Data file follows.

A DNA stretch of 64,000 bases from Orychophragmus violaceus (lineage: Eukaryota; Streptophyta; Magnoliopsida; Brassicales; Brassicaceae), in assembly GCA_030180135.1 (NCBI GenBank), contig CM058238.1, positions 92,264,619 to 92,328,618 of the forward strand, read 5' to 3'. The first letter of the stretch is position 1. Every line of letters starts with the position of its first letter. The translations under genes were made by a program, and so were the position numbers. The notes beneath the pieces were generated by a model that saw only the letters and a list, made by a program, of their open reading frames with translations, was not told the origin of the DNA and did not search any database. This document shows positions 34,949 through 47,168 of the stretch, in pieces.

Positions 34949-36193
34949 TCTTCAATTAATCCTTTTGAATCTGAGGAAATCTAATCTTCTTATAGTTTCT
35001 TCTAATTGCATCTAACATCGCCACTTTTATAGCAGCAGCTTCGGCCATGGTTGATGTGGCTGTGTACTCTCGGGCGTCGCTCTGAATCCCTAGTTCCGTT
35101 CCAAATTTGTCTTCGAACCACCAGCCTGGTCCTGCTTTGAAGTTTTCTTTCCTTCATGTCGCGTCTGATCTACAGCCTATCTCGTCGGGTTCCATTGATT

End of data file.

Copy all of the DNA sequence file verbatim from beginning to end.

A DNA stretch of 64,000 bases from Orychophragmus violaceus (lineage: Eukaryota; Streptophyta; Magnoliopsida; Brassicales; Brassicaceae), in assembly GCA_030180135.1 (NCBI GenBank), contig CM058238.1, positions 92,264,619 to 92,328,618 of the forward strand, read 5' to 3'. The first letter of the stretch is position 1. Every line of letters starts with the position of its first letter. The translations under genes were made by a program, and so were the position numbers. The notes beneath the pieces were generated by a model that saw only the letters and a list, made by a program, of their open reading frames with translations, was not told the origin of the DNA and did not search any database. This document shows positions 34,949 through 47,168 of the stretch, in pieces.

Positions 34949-36193
34949 TCTTCAATTAATCCTTTTGAATCTGAGGAAATCTAATCTTCTTATAGTTTCT
35001 TCTAATTGCATCTAACATCGCCACTTTTATAGCAGCAGCTTCGGCCATGGTTGATGTGGCTGTGTACTCTCGGGCGTCGCTCTGAATCCCTAGTTCCGTT
35101 CCAAATTTGTCTTCGAACCACCAGCCTGGTCCTGCTTTGAAGTTTTCTTTCCTTCATGTCGCGTCTGATCTACAGCCTATCTCGTCGGGTTCCATTGATT